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Shaken baby murder case comes to trial Jan. 13

A Fayette County man charged with murder for shaking a baby to death faces a Jan. 13 trial in the case.

Jamal Rashad Thomas, 21, of North Fayette Drive in Fayetteville is charged with three counts of felony murder and other charges stemming from the death of a 9-week-old infant in the early morning hours of Feb. 4, 2012.

The Fayette County District Attorney’s Office has accused Thomas of causing “cruel and excessive physical pain” to the child during the incident. According to the arrest warrant, the baby was shaken several times and suffered brain injury along with a bruise to her right forehead.

In addition to the felony murder charges, Thomas is accused of cruelty to children in the first degree, cruelty to children in the second degree and aggravated assault.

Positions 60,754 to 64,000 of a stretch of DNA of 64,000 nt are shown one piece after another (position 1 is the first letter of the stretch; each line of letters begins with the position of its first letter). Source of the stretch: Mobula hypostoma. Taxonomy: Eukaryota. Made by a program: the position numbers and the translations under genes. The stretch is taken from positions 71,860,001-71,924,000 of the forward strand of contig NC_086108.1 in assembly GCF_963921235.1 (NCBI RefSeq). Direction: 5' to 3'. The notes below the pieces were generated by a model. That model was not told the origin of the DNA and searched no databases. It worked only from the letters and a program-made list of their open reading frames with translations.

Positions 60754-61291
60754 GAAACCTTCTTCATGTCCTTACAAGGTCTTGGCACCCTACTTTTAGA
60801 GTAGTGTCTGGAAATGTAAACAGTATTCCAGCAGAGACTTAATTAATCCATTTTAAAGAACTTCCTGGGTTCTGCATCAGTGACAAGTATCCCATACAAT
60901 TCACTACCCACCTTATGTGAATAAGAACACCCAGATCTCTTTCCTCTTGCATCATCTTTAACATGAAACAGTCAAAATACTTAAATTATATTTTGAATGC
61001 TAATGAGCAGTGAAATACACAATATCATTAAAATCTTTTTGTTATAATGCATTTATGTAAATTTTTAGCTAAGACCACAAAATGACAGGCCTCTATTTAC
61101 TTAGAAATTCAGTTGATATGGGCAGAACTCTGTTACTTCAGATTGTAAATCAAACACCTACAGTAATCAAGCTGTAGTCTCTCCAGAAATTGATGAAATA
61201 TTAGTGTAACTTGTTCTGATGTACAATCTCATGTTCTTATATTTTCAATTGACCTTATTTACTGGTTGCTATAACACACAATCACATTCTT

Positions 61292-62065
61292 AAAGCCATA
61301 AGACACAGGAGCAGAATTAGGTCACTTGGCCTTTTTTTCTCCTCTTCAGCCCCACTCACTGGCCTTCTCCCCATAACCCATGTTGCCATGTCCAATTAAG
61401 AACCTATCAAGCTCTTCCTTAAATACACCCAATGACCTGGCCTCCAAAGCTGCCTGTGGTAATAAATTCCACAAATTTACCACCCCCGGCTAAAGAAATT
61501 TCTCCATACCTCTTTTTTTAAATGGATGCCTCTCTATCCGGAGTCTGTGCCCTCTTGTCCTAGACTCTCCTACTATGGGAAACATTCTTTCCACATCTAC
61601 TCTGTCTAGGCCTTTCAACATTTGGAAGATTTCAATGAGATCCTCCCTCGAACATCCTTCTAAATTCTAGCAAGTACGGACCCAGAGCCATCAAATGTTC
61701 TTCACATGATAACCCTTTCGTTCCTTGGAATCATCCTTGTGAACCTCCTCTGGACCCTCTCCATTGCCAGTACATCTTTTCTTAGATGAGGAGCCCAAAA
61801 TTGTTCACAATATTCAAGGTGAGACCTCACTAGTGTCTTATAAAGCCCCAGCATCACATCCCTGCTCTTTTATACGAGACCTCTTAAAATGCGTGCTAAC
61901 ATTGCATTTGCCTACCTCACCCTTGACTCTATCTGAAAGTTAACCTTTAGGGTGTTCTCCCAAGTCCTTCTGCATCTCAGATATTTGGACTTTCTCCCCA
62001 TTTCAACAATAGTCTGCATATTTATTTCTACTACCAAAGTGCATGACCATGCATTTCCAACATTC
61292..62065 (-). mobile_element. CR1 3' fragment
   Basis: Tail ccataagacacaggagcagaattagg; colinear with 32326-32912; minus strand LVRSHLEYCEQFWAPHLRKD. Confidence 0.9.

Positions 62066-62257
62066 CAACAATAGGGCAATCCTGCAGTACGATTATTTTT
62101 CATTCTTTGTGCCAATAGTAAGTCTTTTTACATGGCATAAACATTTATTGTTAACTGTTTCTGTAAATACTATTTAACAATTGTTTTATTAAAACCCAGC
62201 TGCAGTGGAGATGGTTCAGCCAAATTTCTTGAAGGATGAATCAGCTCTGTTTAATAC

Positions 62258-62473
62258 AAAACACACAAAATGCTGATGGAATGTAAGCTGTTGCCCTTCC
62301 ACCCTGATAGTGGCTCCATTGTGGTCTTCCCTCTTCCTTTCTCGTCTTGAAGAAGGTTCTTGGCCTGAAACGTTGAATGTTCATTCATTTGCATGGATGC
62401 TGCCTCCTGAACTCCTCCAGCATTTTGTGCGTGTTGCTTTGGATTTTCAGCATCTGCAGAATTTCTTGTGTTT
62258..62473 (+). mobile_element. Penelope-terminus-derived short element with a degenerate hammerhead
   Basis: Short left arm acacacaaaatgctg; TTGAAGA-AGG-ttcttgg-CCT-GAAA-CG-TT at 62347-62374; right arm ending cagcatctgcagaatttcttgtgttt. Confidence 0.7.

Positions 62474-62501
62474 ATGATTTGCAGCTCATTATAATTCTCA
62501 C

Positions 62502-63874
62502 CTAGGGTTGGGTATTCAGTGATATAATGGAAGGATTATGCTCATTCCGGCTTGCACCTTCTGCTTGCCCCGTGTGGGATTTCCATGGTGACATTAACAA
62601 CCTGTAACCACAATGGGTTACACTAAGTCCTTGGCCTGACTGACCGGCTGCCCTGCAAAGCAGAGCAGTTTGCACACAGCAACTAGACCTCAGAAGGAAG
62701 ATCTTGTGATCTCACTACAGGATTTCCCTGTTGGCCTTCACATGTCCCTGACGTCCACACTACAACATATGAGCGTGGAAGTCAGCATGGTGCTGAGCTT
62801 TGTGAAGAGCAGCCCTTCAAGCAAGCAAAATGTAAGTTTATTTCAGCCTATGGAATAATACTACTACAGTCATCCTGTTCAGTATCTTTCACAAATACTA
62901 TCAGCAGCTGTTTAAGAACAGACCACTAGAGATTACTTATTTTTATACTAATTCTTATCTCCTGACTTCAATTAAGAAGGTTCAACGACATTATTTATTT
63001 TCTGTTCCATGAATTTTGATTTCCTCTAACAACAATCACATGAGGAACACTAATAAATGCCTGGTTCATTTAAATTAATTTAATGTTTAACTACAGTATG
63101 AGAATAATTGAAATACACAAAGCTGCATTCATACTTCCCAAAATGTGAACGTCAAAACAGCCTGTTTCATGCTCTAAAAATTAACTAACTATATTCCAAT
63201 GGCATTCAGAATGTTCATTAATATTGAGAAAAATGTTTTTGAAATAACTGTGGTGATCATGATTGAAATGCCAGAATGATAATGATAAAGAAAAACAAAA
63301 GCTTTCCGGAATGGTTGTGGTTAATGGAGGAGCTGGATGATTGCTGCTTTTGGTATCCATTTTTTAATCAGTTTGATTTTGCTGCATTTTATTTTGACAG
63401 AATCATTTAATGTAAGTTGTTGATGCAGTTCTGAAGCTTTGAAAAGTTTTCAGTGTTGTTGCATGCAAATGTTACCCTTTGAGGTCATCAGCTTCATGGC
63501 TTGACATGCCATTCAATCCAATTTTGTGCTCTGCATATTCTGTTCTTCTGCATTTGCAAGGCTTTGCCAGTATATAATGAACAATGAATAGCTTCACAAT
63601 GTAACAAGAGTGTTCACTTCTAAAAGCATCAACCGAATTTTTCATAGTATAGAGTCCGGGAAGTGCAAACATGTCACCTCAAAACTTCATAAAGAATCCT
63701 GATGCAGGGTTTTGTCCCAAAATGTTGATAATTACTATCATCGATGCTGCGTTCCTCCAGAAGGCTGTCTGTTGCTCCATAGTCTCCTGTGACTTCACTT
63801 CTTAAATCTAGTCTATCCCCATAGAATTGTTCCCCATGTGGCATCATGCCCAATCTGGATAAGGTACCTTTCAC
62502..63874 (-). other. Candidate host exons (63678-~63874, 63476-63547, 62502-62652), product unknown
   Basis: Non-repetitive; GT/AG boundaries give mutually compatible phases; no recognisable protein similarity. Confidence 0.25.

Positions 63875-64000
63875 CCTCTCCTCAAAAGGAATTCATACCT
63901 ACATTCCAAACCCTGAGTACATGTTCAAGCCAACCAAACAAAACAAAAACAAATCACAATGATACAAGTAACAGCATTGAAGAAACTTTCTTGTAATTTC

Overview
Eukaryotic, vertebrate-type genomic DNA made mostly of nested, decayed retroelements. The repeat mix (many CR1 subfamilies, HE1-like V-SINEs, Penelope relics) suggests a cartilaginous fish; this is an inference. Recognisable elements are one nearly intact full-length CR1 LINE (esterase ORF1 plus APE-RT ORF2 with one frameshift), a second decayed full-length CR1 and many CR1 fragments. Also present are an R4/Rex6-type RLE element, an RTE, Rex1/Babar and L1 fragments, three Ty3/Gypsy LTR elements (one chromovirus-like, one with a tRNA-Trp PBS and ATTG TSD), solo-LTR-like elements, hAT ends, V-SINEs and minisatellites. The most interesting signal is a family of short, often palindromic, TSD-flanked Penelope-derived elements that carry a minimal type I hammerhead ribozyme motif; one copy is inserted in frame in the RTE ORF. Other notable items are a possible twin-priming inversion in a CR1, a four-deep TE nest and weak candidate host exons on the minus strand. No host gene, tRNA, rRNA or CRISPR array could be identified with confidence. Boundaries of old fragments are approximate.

One unresolved matter heading into trial week is whether the presiding judge will allow a defense motion to allow one of its three medical experts to testify by a videoconferencing service such as Skype. According to defense attorneys, they recently learned that the expert in question suffers from a degenerative spinal disease and thus cannot travel from his home in California to Fayette County for the trial.

The motion has been challenged by the DA’s office, which contends that the defense team should have known about this limitation on their witness, since it was published online back in August of a similar matter involving the same defense witness in a different case.

The defense attorneys contend the matter was a miscommunication between the witness and their office.

“His testimony is critical to the defense in that he has reviewed all of the radiologic imaging in this case and in his opinion there are no specific signs to indicate trauma,” the defense motion stated.

The DA’s office also noted there are two other experts the defense will call to say essentially the same thing.

The case is being investigated by the Fayette County Sheriff’s Office. Thomas is being represented by Decatur attorneys Robert G. Rubin and Jason B. Sheffield.


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